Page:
of 1836. His party, who had lost many of their number by death during the two
month journey, located north of the Canadian River, in present Hughes County.
Their settlement was known by the name of their influential leader,
In June, soon after the
at Fort Gibson, council was held with the Creek of the
Lower Towns. When the matter of location of the Seminole was discussed, Chief
Mikanopy and the Seminole leaders refused to settle in any part of the Creek
Nation other than the tract assigned them under the treaty of 1833. A treaty
signed by the U.S., and delegations of the
and Creek Nations in 1845
paved the way for adjustment of the trouble that had arisen between the two
tribes. The Seminole could settle anywhere in the Creek country, they could have
their own town government, but under the general laws of the Creek Nation.
By 1849 the Seminole
settlements were located in the valley of the Deep Fork south to the Canadian in
what is now the western part of Okfuskee and Hughes counties, and neighboring
parts of Seminole County. The revered Chief Mikanopy, who represented the
ancient Oconee, died in 1849. He was succeeded by his nephew, Jim Jumper, who
was soon succeeded by John Jumper, who came to Indian Territory as a prisoner of
war. He became one of the great men in Seminole history and ruled as chief until
1877, when he then resigned to devote all his time to his church. Wild Cat, the
principal advisor to Chief Mikanopy during his last years, never accepted being
under the rule of the Creek Nation. Although his views won out in the end under
Treaty of 1856,
he made no profit from it, because six years earlier he
left the Indian Territory to start a Seminole colony in Mexico.
By 1868, the refugee tribal bands were
finally able to settle in the area that is known as the Seminole Nation. For the
first time in 75 years they had a chance of establishing tribal solidarity.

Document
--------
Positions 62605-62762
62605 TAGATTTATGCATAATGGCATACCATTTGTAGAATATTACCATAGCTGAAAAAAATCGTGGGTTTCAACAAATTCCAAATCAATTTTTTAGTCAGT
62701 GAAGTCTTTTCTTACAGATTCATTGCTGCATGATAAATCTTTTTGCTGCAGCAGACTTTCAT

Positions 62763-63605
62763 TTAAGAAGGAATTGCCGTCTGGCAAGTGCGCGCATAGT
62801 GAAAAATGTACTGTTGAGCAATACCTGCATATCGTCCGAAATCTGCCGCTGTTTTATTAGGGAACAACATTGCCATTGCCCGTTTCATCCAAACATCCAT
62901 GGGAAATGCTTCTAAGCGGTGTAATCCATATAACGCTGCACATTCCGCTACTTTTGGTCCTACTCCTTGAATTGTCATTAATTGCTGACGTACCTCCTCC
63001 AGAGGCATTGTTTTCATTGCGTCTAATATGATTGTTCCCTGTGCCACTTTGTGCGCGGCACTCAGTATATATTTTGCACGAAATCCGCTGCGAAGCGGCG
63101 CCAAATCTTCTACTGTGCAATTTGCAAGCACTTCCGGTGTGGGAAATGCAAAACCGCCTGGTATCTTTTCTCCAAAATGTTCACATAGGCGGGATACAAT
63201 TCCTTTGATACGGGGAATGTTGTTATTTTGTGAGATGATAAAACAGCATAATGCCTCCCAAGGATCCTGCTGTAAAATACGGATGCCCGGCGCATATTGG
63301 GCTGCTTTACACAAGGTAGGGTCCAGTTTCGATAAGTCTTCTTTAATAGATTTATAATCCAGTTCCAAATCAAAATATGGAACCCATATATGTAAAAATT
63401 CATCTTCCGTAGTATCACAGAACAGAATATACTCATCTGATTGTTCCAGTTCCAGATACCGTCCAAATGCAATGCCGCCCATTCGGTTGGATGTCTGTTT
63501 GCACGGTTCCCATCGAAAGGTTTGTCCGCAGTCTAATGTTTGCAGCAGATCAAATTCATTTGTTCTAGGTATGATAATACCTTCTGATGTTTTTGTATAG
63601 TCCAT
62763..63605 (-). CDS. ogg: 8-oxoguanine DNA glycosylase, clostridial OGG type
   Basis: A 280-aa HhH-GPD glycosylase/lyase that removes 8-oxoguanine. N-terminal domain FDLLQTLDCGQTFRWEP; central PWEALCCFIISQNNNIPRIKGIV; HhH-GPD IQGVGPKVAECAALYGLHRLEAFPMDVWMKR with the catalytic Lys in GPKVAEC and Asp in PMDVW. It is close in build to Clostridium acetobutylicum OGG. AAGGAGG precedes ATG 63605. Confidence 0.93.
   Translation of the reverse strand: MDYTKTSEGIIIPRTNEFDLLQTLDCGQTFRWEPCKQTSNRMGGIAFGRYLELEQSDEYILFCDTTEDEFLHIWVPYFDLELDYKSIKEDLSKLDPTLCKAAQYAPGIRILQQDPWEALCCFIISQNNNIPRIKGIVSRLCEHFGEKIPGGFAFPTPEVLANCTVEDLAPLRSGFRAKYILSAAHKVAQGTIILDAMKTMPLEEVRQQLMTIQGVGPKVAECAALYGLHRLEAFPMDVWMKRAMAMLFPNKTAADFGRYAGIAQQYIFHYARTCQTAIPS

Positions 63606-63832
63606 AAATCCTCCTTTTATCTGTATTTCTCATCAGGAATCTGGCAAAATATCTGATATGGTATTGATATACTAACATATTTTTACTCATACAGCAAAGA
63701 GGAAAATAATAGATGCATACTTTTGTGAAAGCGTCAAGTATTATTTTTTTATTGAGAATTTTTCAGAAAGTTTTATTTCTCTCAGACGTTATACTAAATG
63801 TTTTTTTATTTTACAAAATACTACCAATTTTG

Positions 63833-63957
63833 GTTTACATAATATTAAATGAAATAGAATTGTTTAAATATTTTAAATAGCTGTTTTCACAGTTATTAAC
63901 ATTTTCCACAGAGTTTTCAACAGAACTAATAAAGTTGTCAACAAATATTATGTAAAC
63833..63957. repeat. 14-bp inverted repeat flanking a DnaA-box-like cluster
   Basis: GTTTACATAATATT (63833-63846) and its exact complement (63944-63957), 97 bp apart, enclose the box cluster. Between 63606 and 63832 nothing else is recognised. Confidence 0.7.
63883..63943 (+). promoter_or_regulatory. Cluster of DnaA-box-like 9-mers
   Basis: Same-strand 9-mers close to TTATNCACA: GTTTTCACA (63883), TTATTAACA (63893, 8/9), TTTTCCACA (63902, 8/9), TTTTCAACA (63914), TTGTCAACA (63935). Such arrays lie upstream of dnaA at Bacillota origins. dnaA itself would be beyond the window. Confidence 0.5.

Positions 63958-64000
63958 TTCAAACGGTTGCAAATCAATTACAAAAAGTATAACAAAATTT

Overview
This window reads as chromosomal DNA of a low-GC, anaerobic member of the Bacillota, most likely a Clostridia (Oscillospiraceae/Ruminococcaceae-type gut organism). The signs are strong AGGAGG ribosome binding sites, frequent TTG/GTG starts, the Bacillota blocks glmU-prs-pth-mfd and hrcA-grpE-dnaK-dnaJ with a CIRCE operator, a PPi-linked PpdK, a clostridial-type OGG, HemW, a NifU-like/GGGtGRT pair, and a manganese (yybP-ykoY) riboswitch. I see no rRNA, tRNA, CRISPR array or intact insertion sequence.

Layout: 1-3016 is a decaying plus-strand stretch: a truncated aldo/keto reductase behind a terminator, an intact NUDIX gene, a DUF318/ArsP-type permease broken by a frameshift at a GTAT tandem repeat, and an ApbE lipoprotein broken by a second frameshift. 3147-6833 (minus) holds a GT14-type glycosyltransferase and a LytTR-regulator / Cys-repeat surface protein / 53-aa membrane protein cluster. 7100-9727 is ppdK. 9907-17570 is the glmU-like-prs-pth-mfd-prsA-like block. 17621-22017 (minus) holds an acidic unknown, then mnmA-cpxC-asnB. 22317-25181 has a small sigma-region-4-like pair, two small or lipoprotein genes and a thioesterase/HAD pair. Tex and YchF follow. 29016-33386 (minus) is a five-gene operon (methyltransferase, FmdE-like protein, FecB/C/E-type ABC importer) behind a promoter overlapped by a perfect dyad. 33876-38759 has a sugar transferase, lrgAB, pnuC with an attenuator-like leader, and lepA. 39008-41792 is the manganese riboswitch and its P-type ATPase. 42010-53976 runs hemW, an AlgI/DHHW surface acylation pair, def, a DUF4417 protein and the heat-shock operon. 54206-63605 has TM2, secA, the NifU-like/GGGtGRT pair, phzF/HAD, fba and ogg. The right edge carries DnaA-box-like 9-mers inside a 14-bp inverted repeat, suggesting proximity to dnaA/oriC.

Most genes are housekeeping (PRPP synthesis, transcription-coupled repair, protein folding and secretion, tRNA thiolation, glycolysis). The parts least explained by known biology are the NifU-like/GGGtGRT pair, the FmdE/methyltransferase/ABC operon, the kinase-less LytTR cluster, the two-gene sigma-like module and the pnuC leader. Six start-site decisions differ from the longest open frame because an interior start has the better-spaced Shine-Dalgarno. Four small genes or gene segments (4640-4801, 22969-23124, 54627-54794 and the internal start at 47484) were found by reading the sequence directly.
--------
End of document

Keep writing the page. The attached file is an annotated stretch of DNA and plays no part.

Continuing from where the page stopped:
Their council house was built at Wewoka, designated capital of the Seminole
When the Seminole people
made their last settlement in Indian Territory, eight tribal square grounds were
established in different parts of the nation where the old ceremonials, dances
and ball games were held. Two of these square grounds were known as Tallahasutci or
(Tallahasse) and Thliwathli or (Therwarthle). There is still a loose
organization of the twelve Seminole "towns" or "bands" that were organized for
political and geographical reasons in re-establishing the tribal government that
had formerly existed in Florida.
The Century Turns
The Oklahoma Constitutional Convention
divided all of Indian Territory into 40 counties, no county being exactly as the
pre-statehood Indian Nation, county or district with the exception of the Seminole Nation. It remains as Seminole County today.
Seminole Nation is indeed alive and vibrant with its tribal culture, language,
churches, and its
material published at Seminole Nation, I. T., including articles and
photographs are copyrighted by
Nation, I. T., not to include public domain record or fact.
photographs, including those of
Kelly Haney are the property of Seminole Nation, I. T., and
may not be copied, used, or distributed in any way without written permission.